BASC’s chairman Peter Glenser has extolled the virtues of shooting ahead of the start of the pheasant season.
He said: “The game season unites those who have a common love for shooting, the countryside and the traditions that make our sport such a fantastic presence in our lives.
“The start of the season is such an exciting time. It’s a chance to look forward to fantastic days with fantastic company.
“Shooting takes us to such special places we would likely not otherwise see and personally, I’m looking forward to introducing others to my sport over the course of the season.
“Throughout the season we should use every opportunity to highlight sporting shooting’s undeniable benefits to our health, conservation and to rural economies.”
Game shooting provides habitat and conservation management, delivers high-quality landscapes and provides tasty food.
More than 280,000 people work on shoots each year. The effort put into game management and pest control is equivalent to 7,800 full-time jobs and predator control contributes to reversing the declines seen in farmland birds.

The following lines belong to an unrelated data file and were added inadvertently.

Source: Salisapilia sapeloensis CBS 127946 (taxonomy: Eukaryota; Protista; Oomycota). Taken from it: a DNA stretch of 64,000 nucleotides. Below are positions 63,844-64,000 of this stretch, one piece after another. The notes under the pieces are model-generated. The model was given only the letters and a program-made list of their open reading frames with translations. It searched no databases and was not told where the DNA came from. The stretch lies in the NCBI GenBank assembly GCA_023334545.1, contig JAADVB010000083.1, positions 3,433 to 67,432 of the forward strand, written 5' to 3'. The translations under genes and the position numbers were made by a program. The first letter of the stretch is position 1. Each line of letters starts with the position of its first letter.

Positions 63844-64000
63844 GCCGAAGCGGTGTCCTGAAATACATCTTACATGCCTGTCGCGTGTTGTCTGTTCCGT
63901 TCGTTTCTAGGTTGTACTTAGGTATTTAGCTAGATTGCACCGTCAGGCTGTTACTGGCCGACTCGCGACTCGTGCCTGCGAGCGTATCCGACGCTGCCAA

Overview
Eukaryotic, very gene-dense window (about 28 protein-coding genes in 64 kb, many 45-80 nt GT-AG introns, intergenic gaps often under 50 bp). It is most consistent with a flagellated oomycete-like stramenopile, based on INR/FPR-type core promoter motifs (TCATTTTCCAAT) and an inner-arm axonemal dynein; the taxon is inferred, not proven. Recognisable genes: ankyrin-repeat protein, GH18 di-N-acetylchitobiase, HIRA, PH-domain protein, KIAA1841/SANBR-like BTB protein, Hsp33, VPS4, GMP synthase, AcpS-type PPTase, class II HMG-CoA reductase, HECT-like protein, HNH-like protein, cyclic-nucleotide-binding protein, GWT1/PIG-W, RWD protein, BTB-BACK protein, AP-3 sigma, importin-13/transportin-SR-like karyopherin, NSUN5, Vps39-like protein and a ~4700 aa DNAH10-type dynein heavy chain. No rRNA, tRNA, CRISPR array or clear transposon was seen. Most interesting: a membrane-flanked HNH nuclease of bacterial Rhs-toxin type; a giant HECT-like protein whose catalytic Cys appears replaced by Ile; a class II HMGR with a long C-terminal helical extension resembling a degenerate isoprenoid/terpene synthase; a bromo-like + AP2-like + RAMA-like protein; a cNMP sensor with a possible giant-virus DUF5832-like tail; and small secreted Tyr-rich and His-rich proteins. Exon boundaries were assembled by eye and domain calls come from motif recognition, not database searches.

Game shoots maintain 25,000ha of cover crops and these provide an important source of food and shelter for songbirds, particularly during winter. Shoots manage 500,000ha of woodland and 100,000ha of copses for game.
Glynn Evans, BASC’s head of game and deer management, said: “Game shooting is good for conservation, good for the economy and game meat is very good to eat.
“Research shows that land managed for shooting is rich in biodiversity and that songbirds, for example, benefit from pest control and the management of game such as pheasants and partridges.”
Peter Glenser added: “The British countryside would look very different without the sterling work that people who shoot put in. They act as an army of conservationists in effect, and these guardians of the countryside work tirelessly to protect and preserve the countryside for the benefit of a range of species that otherwise wouldn’t have a home and for future generations.”
*Notes to editors: The pheasant season starts on 1st October. In England and Wales gamebirds may not be taken on a Sunday or Christmas Day. In Northern Ireland you cannot take game on a Sunday. In Scotland there are no statutory restrictions on killing game on Sunday or Christmas Day, but it is not customary to do so.